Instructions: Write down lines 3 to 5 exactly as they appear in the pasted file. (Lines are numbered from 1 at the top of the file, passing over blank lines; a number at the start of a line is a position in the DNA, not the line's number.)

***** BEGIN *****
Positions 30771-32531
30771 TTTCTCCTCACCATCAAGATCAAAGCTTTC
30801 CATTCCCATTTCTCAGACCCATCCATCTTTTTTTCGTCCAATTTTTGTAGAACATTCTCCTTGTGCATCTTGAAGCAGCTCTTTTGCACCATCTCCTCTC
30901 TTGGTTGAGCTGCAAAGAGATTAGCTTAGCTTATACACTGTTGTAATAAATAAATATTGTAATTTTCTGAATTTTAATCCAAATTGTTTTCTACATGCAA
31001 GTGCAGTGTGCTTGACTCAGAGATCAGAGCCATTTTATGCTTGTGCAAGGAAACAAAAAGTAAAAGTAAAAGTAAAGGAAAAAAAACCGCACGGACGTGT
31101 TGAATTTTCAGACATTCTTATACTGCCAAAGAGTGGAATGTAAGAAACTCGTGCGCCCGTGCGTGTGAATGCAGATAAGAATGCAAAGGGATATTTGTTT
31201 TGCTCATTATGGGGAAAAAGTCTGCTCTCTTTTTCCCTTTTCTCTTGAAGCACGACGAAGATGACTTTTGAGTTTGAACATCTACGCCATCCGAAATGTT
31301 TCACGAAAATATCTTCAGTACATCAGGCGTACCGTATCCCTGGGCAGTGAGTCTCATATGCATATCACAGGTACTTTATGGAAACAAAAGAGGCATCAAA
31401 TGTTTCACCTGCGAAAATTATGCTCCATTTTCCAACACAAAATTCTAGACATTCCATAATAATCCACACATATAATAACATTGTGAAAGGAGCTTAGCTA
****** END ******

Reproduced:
30801 CATTCCCATTTCTCAGACCCATCCATCTTTTTTTCGTCCAATTTTTGTAGAACATTCTCCTTGTGCATCTTGAAGCAGCTCTTTTGCACCATCTCCTCTC
30901 TTGGTTGAGCTGCAAAGAGATTAGCTTAGCTTATACACTGTTGTAATAAATAAATATTGTAATTTTCTGAATTTTAATCCAAATTGTTTTCTACATGCAA
31001 GTGCAGTGTGCTTGACTCAGAGATCAGAGCCATTTTATGCTTGTGCAAGGAAACAAAAAGTAAAAGTAAAAGTAAAGGAAAAAAAACCGCACGGACGTGT